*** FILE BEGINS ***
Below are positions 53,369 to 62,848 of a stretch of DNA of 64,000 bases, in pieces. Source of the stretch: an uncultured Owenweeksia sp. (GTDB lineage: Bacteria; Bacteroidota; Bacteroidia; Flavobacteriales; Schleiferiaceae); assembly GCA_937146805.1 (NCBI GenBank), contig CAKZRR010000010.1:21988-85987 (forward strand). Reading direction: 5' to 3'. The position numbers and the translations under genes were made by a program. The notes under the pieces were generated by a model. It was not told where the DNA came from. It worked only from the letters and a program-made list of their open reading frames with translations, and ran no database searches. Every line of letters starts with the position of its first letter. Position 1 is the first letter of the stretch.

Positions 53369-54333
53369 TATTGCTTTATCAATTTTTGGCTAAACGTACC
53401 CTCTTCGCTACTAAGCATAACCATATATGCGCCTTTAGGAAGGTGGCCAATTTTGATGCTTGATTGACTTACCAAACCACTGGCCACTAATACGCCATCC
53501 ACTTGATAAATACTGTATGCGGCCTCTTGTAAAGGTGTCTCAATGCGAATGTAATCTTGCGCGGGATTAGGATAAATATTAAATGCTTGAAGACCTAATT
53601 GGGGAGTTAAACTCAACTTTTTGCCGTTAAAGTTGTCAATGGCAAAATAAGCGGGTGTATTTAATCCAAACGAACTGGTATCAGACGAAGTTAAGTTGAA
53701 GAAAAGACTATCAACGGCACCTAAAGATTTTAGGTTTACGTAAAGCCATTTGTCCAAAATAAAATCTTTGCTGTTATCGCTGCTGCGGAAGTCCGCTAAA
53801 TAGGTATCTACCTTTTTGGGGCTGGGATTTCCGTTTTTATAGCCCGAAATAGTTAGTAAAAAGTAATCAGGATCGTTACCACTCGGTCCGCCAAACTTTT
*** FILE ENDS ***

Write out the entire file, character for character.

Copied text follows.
Below are positions 53,369 to 62,848 of a stretch of DNA of 64,000 bases, in pieces. Source of the stretch: an uncultured Owenweeksia sp. (GTDB lineage: Bacteria; Bacteroidota; Bacteroidia; Flavobacteriales; Schleiferiaceae); assembly GCA_937146805.1 (NCBI GenBank), contig CAKZRR010000010.1:21988-85987 (forward strand). Reading direction: 5' to 3'. The position numbers and the translations under genes were made by a program. The notes under the pieces were generated by a model. It was not told where the DNA came from. It worked only from the letters and a program-made list of their open reading frames with translations, and ran no database searches. Every line of letters starts with the position of its first letter. Position 1 is the first letter of the stretch.

Positions 53369-54333
53369 TATTGCTTTATCAATTTTTGGCTAAACGTACC
53401 CTCTTCGCTACTAAGCATAACCATATATGCGCCTTTAGGAAGGTGGCCAATTTTGATGCTTGATTGACTTACCAAACCACTGGCCACTAATACGCCATCC
53501 ACTTGATAAATACTGTATGCGGCCTCTTGTAAAGGTGTCTCAATGCGAATGTAATCTTGCGCGGGATTAGGATAAATATTAAATGCTTGAAGACCTAATT
53601 GGGGAGTTAAACTCAACTTTTTGCCGTTAAAGTTGTCAATGGCAAAATAAGCGGGTGTATTTAATCCAAACGAACTGGTATCAGACGAAGTTAAGTTGAA
53701 GAAAAGACTATCAACGGCACCTAAAGATTTTAGGTTTACGTAAAGCCATTTGTCCAAAATAAAATCTTTGCTGTTATCGCTGCTGCGGAAGTCCGCTAAA
53801 TAGGTATCTACCTTTTTGGGGCTGGGATTTCCGTTTTTATAGCCCGAAATAGTTAGTAAAAAGTAATCAGGATCGTTACCACTCGGTCCGCCAAACTTTT